In those post-Space Invaders years up to about 1982 the programmers did add in clever fail safes, checks and even secret button/joystick moves that would bring up messaging which helped them know if the code/hardware was real or bootlegged.  One thing they would do when the code was hacked is to inject a slight oddity rather than a full on crash, like make something not work quite right in the game.  Or it'd trigger the game to add a bunch of free credits which would thwart the bootlegger's public use of the game.

Youtube the Robotron secret code steps to see one example if you are curious.  I'm remembering that Crazy Climber had some code fail safe they discovered but my memory is fuzzy.

jennifer

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Re: Legal concerns ragarding old consoles and computers rom files
« Reply #10 on: January 27, 2018, 10:39:57 am »
     That timeline seems quite comprehensive and one might take from it the home console became quite popular about that time (not to mention the first rumblings of the MAME project concept).... Jennifer is quite curious about the joust thing, might have to go scratch some paint. ;)
« Last Edit: January 27, 2018, 10:49:07 am by jennifer »

AndyWarne

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Re: Legal concerns ragarding old consoles and computers rom files
« Reply #11 on: January 27, 2018, 12:15:51 pm »
In the early days it was like the wild west, there was bootlegging and copying going on on a huge scale.

Both hardware and software were copied, bootleg PCBs and ROMs abounded.

The most cloned board of all was the Namco Galaxian design. These were churned out by several manufacturers, mostly in Italy. The originators made things easier for the copiers by using the same basic hardware for many games. For example Donkey Kong was based on Galaxian hardware with a different sound generator, so these were extensively bootlegged. They added sub-boards with ROMs addressed by PAL chips which swapped around all the address and data lines but these were quite easy to reverse engineer using a switch box and didnt deter the copiers. Someone modified the DK ROMs so they could even use identical sound to the original Galaxian although it was inferior to the real boards.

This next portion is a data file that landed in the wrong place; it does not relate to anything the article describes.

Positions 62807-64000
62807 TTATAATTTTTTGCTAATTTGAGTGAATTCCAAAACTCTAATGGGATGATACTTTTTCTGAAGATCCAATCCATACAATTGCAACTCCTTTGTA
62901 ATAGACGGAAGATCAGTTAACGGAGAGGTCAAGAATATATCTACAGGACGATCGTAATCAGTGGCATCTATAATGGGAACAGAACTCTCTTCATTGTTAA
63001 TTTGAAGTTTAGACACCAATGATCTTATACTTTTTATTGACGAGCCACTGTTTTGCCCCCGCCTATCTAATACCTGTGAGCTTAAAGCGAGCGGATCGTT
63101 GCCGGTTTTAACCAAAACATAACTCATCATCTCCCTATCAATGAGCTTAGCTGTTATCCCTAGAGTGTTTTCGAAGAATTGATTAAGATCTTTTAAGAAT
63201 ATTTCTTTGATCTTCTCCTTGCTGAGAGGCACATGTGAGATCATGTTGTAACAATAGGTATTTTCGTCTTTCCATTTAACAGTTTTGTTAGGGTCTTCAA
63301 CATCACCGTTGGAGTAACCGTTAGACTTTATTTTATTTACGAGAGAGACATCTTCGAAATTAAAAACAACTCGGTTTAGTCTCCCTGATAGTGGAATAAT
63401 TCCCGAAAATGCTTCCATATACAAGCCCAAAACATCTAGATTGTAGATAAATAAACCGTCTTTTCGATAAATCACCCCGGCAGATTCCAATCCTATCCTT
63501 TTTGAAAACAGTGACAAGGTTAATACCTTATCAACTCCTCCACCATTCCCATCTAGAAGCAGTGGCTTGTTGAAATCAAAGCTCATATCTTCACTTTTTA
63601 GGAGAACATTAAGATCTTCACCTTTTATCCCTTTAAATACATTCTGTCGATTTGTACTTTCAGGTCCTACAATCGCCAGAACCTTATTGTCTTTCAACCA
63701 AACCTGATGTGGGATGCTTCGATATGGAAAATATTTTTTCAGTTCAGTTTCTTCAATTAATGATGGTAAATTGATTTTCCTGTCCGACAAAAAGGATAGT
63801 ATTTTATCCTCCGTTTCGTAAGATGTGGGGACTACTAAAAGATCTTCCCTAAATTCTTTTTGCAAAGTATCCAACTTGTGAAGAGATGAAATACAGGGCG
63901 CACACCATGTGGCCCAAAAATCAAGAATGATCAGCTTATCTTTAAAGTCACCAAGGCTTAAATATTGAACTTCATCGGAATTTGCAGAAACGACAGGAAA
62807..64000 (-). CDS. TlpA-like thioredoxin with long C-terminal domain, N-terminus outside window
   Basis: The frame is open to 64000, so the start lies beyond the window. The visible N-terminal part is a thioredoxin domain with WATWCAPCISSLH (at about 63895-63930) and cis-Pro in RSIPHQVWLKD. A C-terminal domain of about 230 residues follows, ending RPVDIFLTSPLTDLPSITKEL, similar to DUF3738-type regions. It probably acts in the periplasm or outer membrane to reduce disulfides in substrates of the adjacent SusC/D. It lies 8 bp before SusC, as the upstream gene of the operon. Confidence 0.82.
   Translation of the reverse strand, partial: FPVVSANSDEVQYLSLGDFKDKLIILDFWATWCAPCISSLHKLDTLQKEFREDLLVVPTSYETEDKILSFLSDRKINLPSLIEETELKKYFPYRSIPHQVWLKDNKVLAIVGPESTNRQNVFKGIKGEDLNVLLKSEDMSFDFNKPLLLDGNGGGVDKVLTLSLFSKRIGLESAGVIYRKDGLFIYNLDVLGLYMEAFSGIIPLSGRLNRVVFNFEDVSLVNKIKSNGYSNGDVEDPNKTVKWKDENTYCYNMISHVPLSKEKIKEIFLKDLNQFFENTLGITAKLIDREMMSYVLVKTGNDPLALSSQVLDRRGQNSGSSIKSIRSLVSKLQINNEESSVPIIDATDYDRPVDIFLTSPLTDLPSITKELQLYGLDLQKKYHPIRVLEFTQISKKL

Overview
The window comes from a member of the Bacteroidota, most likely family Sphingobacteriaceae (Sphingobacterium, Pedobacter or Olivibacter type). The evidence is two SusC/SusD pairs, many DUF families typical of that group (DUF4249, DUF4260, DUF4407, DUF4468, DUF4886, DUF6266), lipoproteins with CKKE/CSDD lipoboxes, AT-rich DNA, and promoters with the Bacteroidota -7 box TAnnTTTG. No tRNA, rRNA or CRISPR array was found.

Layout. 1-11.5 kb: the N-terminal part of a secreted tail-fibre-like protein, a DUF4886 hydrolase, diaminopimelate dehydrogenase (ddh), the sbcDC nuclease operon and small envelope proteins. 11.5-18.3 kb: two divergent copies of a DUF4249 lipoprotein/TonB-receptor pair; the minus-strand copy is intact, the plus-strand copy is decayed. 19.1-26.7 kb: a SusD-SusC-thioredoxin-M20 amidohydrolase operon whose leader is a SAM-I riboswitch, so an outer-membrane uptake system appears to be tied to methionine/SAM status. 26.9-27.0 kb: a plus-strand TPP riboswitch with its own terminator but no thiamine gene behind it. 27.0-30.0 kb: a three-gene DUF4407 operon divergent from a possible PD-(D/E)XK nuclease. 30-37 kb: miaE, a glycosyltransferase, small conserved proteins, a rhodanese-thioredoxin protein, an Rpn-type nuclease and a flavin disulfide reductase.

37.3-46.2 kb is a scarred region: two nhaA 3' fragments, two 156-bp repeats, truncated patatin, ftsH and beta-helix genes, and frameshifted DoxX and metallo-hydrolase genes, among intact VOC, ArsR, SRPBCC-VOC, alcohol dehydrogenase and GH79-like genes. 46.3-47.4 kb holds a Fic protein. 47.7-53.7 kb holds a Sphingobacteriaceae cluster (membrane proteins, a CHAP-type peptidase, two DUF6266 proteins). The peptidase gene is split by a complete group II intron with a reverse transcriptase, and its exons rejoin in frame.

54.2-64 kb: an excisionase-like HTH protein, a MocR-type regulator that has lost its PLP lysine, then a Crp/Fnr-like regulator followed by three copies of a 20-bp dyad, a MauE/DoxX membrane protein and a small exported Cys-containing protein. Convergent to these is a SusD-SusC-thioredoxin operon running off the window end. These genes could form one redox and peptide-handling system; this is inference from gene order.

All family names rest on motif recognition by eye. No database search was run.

There were big lawsuits flying around and some of the originators used an archaic legal construct called an "Anton Piller Order" which is a pretty drastic action. But the cloning really didnt end until the game market itself crashed. I remember one of the biggest players in the cloning market deliberately taunted the largest official game distributors, named Ruffler and Deith by changing the name of a game he cloned to "Rustler and Thief". I forget what the original game was.

Things got to the state whereby producers of bootlegs found their bootlegs were being copied so they tried to apply copy protection to the bootlegs!

One of the main reasons the Namco Galaxian hardware was used for so many games. bth officially and bootlegged was that it was such a clever design, with its hard-wired sprite based graphics. I still have the original schematic I used to use, on one long sheet. The logic which generates the scrolling star background is especially genius and took ages to work out how it works.

« Last Edit: January 27, 2018, 04:28:28 pm by AndyWarne »

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Re: Legal concerns ragarding old consoles and computers rom files
« Reply #12 on: January 27, 2018, 12:32:32 pm »
This is turning into a interesting read :)

Edglaf

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Re: Legal concerns ragarding old consoles and computers rom files
« Reply #13 on: January 30, 2018, 04:02:41 am »
I remember one of the biggest players in the cloning market deliberately taunted the largest official game distributors, named Ruffler and Deith by changing the name of a game he cloned to "Rustler and Thief". I forget what the original game was.

That reminded me of the different names I'd seen put to the ancient Green Beret arcade game, for those whose memmory still might recall:

Rush 'n Attack
Russian Attack  :D :D

Well, in cold war times it was funnier...